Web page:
One of the biggest challenges Jones found moving from nappies to alcoholic beverages was the speed at which beverages work. The innovation process is a lot quicker and the timelines come around a lot quicker, too. When the decision is made to do a new flavour, the team has a very fast turnaround.

“We are a lot more agile here,” she said. “With Huggies, the development took a lot longer. In some respects it was a bit more technical but I felt it wasn’t at such a fast pace.

Personally, there’s challenges with regard to not being familiar with some of the technical sides of the industry as much as I was at Kimberly Clark. It’s nice when you know the technical side because you feel confident, but I have an amazing team and I trust them so I’ve learnt to work with and support them.”

Although the technical challenges are different, Jones sees herself as a research and development professional, so it is just a matter of taking those skills from one industry to another. However, there was one side effect of her career change she didn’t see coming.

“As a scientist it is particularly challenging because I feel that part of being a scientist is that you have your area, and suddenly I don’t have an area,” she said. “I am part of a programme called Superstars of STEM, which is a government-funded program run by Science and Technology Australia for women. When the program started, the first cohort had to have a PhD. In the second cohort they opened it up to women with industry experience, which is how I got in. It was quite challenging when I first started in the programme because I started at Huggies and then a month later I changed industries and I felt really lost because I didn’t have my science any more. I felt like I was in a programme for women scientists and I didn’t have my familiar science background.”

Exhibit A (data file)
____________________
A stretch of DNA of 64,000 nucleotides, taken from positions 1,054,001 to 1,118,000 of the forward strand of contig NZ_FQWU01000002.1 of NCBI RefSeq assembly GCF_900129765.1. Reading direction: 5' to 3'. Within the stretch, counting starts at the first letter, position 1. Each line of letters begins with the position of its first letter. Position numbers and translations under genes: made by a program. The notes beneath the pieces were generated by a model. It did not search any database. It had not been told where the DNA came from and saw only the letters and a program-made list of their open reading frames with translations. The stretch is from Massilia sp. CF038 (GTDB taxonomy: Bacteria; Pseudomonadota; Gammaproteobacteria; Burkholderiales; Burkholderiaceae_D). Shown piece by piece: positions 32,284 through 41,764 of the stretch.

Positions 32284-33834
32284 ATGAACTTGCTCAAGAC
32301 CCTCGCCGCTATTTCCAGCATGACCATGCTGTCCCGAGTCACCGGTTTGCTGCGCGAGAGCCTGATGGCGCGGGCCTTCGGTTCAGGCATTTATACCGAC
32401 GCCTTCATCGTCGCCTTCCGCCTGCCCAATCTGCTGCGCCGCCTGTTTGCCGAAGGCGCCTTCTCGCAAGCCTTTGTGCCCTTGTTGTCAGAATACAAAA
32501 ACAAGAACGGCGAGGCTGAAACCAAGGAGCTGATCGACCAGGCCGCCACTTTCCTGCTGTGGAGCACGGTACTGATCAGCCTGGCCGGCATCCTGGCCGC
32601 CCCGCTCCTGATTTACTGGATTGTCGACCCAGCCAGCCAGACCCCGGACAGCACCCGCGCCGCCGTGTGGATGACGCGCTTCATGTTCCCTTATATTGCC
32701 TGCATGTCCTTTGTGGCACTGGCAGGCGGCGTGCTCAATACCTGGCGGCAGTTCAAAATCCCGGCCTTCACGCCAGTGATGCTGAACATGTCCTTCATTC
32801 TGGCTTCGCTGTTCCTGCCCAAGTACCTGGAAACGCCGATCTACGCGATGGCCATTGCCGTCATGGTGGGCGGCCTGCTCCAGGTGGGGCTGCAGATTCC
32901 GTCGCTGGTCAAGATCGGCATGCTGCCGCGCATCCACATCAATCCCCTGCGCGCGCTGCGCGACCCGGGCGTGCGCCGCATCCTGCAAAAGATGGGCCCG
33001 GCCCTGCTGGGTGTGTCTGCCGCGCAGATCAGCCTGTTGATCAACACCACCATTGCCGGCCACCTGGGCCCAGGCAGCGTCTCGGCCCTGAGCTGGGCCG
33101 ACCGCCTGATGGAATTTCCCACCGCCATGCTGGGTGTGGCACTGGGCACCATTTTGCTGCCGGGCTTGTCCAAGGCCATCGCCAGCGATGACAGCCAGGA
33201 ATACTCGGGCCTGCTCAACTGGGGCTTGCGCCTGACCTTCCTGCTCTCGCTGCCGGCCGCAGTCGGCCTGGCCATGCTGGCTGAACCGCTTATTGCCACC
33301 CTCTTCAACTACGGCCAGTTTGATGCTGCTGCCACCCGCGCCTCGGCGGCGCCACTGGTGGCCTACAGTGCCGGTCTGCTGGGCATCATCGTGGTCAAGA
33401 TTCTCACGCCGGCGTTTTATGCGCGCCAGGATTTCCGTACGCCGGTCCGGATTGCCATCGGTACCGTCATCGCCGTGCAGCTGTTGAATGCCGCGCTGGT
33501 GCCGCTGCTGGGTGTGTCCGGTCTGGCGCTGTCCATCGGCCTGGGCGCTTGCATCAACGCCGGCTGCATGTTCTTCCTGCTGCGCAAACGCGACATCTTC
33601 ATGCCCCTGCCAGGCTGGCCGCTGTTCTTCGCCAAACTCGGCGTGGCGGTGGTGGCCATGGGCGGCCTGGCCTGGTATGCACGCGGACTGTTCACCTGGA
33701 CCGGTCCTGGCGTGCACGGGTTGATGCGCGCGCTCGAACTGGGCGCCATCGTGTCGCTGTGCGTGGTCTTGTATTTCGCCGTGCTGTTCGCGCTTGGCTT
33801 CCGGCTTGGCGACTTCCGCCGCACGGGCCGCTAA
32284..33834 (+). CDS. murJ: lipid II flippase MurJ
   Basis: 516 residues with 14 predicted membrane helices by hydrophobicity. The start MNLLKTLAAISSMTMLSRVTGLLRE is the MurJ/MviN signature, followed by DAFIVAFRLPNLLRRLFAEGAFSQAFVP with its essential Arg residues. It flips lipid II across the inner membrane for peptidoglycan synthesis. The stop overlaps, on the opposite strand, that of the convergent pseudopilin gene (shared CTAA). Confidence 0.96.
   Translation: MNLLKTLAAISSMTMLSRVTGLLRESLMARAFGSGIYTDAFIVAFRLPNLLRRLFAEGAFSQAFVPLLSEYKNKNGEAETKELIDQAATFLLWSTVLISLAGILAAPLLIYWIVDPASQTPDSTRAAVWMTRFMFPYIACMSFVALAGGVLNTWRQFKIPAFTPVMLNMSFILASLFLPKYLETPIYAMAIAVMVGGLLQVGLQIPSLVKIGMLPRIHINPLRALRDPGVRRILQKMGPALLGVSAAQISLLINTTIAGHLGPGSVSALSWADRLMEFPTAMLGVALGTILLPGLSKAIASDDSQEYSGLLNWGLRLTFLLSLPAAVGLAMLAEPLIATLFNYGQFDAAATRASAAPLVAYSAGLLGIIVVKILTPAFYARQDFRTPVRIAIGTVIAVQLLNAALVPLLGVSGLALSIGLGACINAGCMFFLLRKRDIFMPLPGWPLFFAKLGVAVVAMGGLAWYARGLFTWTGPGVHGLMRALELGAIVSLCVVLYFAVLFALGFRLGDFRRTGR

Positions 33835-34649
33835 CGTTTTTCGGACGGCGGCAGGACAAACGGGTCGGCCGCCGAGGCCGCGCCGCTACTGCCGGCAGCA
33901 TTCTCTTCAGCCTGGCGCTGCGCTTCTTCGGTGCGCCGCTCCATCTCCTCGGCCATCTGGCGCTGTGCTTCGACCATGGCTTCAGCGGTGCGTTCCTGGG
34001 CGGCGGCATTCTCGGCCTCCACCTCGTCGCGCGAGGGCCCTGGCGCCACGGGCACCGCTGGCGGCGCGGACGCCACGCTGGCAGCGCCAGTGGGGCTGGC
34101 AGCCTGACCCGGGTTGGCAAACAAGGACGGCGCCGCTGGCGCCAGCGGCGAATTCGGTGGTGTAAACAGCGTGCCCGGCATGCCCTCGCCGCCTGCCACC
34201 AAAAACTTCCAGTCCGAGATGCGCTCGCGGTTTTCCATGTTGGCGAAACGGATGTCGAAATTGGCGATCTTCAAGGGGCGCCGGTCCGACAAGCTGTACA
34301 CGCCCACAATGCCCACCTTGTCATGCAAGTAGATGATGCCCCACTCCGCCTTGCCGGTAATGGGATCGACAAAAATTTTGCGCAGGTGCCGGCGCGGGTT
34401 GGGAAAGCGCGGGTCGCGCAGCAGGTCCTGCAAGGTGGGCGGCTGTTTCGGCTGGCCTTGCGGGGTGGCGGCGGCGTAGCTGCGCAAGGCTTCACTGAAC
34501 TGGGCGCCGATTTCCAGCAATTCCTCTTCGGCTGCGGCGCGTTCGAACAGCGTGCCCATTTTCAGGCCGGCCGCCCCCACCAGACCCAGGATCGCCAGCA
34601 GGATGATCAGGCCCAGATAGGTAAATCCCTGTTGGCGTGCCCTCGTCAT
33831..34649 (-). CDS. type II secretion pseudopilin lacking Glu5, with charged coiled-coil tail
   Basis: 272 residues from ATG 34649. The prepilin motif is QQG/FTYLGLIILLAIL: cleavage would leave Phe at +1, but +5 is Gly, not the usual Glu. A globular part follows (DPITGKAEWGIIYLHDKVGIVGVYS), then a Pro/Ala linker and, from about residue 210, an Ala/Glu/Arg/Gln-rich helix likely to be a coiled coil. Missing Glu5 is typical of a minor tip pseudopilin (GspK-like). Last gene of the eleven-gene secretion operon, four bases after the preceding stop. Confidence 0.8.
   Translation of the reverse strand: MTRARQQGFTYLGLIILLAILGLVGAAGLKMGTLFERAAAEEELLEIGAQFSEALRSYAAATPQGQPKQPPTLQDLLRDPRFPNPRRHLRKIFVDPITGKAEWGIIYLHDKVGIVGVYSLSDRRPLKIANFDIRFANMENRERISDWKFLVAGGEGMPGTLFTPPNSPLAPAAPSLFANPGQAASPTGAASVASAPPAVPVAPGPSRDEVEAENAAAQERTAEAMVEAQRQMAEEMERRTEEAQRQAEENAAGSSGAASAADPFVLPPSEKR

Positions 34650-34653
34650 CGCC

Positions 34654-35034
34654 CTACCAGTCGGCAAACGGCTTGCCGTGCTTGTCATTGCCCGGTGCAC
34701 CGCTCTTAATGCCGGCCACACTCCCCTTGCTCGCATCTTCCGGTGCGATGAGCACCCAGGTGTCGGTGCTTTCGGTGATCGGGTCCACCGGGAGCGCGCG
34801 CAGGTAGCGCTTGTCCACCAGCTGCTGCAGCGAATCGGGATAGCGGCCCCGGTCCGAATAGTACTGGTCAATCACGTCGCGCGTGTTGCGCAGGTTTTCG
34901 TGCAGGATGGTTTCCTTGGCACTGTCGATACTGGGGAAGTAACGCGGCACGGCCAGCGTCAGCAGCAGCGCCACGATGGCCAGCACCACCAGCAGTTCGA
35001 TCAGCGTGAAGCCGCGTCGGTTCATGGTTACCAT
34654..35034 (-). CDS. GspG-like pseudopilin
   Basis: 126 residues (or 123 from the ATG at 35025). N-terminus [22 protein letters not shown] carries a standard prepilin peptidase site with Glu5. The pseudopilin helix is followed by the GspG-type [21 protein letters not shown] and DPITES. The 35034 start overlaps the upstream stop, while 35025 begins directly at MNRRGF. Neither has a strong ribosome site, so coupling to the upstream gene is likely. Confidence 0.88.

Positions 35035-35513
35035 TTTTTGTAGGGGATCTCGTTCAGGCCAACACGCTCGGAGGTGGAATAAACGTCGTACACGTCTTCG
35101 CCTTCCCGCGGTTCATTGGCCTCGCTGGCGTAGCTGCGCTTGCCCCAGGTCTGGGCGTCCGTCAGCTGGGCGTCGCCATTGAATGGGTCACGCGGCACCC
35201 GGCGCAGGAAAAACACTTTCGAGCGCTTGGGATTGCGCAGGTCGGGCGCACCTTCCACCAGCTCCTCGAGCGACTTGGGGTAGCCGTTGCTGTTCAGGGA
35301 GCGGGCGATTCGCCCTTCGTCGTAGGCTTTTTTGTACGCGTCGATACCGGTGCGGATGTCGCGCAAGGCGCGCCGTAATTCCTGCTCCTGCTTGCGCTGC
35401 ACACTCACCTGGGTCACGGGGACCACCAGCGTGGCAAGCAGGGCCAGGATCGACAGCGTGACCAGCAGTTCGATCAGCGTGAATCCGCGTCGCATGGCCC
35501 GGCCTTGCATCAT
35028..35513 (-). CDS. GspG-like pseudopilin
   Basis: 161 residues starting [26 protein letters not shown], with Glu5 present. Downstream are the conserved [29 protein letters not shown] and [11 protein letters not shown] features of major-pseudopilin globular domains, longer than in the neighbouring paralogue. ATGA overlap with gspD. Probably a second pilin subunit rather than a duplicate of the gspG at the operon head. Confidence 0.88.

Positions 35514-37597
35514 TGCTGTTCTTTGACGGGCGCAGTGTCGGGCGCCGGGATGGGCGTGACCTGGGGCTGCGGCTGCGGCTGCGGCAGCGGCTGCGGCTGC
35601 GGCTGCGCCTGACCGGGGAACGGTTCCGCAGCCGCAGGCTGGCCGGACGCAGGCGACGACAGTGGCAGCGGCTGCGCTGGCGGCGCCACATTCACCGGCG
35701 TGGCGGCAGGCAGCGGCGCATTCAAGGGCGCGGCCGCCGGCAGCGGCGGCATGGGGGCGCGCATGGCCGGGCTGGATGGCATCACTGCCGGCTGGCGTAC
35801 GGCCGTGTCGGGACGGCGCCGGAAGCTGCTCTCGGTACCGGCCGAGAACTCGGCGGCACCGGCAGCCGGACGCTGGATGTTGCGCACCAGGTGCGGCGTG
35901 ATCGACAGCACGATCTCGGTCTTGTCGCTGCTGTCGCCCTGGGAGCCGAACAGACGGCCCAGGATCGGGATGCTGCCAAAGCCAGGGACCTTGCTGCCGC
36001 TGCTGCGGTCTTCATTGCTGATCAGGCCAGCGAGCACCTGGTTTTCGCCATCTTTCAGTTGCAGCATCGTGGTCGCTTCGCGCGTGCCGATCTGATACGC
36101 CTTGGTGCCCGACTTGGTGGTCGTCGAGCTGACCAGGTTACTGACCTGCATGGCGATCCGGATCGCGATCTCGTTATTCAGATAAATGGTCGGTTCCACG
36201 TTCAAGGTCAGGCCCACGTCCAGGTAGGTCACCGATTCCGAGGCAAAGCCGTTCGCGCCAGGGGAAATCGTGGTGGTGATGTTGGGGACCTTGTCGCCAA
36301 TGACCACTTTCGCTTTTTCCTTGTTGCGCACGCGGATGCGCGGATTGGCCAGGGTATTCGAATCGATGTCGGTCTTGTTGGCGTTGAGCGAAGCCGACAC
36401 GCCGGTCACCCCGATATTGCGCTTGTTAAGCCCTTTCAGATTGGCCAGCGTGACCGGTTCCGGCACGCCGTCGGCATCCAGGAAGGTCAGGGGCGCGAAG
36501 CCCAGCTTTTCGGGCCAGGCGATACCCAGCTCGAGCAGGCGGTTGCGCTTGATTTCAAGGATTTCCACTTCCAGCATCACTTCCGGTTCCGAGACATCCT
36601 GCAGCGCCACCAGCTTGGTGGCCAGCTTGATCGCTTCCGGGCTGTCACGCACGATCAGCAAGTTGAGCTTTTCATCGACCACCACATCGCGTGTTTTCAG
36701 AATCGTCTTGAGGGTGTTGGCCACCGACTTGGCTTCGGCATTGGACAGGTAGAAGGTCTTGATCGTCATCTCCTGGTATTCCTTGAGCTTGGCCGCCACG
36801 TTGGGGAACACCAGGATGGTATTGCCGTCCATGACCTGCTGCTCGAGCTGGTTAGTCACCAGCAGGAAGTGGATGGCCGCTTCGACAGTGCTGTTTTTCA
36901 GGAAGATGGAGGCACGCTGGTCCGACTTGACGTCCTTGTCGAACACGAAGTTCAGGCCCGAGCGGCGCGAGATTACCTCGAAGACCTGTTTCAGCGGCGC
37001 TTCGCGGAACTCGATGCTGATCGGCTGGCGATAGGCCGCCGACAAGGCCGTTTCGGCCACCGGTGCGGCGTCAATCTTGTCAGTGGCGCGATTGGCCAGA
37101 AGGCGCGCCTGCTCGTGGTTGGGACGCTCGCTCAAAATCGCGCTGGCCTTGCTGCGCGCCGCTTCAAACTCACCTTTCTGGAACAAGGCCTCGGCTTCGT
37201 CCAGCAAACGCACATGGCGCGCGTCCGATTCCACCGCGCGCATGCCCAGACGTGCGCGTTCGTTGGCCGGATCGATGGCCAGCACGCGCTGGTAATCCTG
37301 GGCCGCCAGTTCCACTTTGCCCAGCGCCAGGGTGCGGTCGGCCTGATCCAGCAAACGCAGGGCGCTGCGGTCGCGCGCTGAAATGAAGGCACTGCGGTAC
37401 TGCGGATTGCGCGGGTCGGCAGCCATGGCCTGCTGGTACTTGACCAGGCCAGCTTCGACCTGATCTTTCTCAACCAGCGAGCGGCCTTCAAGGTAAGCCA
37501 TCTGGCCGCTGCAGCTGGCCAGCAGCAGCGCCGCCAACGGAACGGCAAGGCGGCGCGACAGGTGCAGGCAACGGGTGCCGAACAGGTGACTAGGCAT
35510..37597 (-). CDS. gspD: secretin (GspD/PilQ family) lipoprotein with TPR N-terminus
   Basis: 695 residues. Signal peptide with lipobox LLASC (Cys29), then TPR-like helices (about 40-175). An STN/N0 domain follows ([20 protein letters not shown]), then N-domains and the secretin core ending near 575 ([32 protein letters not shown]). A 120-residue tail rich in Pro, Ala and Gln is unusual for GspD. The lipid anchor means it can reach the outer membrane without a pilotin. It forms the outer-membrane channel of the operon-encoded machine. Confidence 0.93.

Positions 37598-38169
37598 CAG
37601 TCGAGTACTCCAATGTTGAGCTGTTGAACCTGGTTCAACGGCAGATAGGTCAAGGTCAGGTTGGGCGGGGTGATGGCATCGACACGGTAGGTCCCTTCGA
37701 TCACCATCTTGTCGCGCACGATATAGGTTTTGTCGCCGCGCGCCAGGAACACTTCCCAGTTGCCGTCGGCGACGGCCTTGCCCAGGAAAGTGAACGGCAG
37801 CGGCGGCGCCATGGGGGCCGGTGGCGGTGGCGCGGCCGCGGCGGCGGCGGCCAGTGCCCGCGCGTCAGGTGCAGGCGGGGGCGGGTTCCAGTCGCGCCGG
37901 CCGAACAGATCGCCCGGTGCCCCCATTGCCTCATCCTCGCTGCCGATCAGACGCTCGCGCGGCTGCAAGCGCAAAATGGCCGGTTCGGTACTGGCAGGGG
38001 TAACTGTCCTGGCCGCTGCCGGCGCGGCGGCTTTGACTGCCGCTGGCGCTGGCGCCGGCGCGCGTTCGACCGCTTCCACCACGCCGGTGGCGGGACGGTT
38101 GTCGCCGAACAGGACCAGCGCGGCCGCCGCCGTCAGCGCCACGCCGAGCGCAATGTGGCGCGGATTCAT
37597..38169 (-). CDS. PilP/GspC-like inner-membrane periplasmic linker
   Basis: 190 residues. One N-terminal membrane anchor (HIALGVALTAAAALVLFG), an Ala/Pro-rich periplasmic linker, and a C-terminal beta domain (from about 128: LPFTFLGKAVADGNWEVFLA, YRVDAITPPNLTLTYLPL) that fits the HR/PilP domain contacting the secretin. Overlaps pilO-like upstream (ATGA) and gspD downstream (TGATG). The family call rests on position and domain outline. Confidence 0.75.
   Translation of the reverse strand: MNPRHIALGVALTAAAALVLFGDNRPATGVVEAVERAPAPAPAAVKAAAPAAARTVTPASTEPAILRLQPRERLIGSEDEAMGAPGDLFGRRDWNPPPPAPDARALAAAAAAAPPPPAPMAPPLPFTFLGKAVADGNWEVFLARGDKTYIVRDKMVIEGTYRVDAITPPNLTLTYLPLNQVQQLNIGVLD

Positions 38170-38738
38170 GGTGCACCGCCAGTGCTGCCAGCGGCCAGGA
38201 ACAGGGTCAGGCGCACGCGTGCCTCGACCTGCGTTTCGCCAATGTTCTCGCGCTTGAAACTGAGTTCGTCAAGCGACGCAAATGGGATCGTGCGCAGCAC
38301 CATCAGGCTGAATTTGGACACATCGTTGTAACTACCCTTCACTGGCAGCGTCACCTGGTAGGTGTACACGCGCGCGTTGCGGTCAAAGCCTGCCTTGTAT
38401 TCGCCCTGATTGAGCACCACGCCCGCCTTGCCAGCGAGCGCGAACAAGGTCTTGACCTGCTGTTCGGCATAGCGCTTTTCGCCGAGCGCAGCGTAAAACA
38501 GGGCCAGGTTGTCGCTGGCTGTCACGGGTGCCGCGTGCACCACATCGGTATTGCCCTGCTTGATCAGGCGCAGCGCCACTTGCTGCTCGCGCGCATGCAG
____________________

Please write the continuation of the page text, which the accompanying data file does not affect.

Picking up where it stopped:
However, what Jones did learn from that was that there is value having scientists across industries. What she brings besides a strong knowledge of textiles is also leadership and problem solving and they are traits common among all graduates everywhere, she said. That is a really important message for industry that scientists can be valuable for companies, she said.

Overall, Jones is very happy she made the change. She loves most things about the job, especially the daily challenge of developing new products for the market.

“It’s a lot of fun. On my very first day in the job I thought ‘I can’t believe they’re paying me to do this’,” she said. “We get to play around with liquids, look at the colours and other things like that. Diageo does consumer research which is very interesting, plus my team does sensory and shelf life studies, and work with flavour houses to get ingredients. We make sure we can process new innovation on the production lines and that they’ll run without impacting line speeds and quality.

“I love seeing the projects my team and I have worked on going on to shelves or at Dan Murphy’s. It’s amazing.”